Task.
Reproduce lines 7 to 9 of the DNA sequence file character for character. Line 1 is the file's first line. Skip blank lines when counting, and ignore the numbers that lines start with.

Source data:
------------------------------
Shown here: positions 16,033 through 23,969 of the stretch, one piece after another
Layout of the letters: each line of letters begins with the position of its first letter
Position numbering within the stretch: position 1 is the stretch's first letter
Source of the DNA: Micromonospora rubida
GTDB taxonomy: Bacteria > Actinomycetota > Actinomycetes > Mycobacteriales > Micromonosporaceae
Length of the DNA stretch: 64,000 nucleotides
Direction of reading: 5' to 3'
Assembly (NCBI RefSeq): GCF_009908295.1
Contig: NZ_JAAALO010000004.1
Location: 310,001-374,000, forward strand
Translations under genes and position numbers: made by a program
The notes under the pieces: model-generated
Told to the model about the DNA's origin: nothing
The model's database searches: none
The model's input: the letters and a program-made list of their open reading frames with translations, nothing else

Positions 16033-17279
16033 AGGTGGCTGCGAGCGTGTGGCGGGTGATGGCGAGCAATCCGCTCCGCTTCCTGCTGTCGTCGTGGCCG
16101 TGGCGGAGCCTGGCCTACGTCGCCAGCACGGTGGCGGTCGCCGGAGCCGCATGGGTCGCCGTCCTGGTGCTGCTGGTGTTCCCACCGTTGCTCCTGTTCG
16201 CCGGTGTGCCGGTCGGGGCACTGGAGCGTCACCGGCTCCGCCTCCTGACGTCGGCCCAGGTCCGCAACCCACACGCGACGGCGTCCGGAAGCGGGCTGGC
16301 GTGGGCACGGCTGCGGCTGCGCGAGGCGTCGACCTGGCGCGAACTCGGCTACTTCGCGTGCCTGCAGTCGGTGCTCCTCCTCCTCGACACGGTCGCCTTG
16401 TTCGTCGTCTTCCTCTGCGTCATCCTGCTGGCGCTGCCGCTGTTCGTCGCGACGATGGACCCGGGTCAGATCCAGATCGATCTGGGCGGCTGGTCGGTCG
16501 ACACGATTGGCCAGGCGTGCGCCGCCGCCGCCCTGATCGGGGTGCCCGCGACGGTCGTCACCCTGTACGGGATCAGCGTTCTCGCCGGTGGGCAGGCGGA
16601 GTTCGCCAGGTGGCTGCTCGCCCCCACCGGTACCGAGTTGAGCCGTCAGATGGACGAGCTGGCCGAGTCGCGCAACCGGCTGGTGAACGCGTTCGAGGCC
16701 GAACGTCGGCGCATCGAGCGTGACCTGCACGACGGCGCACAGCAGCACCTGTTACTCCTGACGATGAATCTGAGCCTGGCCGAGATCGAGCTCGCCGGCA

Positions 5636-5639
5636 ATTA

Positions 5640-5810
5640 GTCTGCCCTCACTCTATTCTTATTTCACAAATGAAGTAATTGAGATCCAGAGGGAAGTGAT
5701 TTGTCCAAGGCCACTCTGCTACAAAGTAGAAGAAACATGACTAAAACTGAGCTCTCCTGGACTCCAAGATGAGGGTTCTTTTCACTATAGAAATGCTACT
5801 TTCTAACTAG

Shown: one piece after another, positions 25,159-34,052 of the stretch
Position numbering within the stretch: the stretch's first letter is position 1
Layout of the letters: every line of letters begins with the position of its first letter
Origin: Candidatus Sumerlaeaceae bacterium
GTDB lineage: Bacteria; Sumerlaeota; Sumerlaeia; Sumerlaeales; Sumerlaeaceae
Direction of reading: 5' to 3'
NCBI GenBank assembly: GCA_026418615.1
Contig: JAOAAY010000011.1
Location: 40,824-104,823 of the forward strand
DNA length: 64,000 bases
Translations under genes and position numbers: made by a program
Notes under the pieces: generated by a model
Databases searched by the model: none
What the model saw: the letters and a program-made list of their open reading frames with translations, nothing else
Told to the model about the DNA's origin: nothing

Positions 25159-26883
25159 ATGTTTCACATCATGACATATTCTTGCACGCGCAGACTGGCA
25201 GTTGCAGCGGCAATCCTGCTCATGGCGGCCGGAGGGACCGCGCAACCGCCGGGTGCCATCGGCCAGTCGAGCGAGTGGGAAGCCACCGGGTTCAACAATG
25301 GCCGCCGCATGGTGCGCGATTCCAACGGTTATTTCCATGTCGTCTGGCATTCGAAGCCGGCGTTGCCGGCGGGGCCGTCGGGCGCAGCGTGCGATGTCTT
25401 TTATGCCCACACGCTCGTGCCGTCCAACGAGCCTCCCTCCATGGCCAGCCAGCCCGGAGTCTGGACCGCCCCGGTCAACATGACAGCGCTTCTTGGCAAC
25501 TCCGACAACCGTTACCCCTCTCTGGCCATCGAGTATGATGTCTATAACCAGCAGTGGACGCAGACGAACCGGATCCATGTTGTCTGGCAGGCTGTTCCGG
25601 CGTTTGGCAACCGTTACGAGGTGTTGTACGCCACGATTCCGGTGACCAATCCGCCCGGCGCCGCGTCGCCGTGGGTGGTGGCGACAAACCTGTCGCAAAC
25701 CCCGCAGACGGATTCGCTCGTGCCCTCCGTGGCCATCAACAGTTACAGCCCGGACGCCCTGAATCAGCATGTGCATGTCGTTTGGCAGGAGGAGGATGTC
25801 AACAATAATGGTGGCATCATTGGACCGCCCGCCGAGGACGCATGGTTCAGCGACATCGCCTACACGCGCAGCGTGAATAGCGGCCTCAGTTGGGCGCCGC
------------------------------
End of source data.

Direction of reading: 5' to 3'
Assembly (NCBI RefSeq): GCF_009908295.1
Contig: NZ_JAAALO010000004.1